The US space agency is offering schools and universities a special deal on astronaut cuisine and heat tiles from the now extinct space shuttles, just over 20 dollars a pack, NASA said Monday.
"The lightweight tiles protected the shuttles from extreme temperatures when the orbiters re-entered the Earth's atmosphere," NASA said in a statement.
"The food, which was precooked or processed so that refrigeration is unnecessary, is ready to eat or could be prepared simply by adding water or by heating."
Since the items are government property, the price to mail them was set at $23.40 for a package of "Tiles for Teachers" and $28.03 for a three-pack of food items, "Space Food for Schools."
Each shuttle had about 21,000 lightweight heat shield tiles to protect the spacecraft from searing heat which could reach 3,000 degrees Fahrenheit (1,650 Celsius).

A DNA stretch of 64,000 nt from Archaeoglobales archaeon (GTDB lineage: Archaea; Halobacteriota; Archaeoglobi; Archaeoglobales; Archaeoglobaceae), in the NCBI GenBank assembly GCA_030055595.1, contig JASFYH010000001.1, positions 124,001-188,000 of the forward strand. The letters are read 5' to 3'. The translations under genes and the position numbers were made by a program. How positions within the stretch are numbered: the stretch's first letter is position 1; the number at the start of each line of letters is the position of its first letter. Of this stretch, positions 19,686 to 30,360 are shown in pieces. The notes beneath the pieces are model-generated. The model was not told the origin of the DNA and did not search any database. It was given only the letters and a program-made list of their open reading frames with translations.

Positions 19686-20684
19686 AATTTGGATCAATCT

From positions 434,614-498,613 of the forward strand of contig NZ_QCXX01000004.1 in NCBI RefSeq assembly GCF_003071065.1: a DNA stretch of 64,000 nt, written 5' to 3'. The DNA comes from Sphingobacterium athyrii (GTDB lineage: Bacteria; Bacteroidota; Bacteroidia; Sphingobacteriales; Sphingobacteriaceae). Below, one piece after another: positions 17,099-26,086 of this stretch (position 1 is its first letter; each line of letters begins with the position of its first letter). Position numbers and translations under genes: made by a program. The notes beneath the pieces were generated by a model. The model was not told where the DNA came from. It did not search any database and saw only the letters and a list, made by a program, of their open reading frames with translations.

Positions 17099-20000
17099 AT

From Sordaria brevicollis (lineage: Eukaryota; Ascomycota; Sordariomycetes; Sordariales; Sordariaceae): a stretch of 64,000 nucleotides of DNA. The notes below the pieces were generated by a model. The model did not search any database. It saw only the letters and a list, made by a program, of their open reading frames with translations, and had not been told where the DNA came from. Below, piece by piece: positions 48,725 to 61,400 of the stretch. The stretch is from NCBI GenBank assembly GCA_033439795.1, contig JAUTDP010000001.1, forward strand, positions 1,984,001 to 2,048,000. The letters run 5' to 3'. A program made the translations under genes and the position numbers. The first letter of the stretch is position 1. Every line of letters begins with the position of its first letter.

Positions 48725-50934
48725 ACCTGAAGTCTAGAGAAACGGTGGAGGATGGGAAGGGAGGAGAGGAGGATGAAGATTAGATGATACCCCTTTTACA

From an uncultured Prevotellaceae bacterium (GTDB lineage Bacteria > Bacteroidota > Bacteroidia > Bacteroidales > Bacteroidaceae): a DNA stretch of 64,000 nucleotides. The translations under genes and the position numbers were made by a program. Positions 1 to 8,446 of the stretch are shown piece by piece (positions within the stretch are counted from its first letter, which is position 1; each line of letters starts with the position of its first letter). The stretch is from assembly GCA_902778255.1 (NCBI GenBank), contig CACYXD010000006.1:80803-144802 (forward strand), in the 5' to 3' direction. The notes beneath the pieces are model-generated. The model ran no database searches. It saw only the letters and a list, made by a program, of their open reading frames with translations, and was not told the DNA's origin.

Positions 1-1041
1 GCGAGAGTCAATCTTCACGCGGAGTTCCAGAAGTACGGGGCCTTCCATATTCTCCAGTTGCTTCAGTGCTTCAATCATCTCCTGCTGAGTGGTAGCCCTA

As part of the offer, NASA posted online a series of three different age-appropriate lesson plans for children seven to 18, but none contained a mention of the 2003 shuttle Columbia disaster.
Columbia disintegrated on its way back to Earth, killing all seven astronauts on board. Engineers later discovered that a damaged part of the thermal protection shield in the wing area was to blame.
NASA has faced mounting uncertainty over its future human spaceflight goals, and US lawmakers have threatened to slash its budget for other costly ventures such as the multi-billion dollar James Webb Space Telescope.
The space shuttle program ended in July after three decades, leaving Russia as the only nation capable of bringing humans to the International Space Station until a US alternative can be built by private industry in the coming years.
Explore further: Start of dwarf planet mission delayed after small mix-up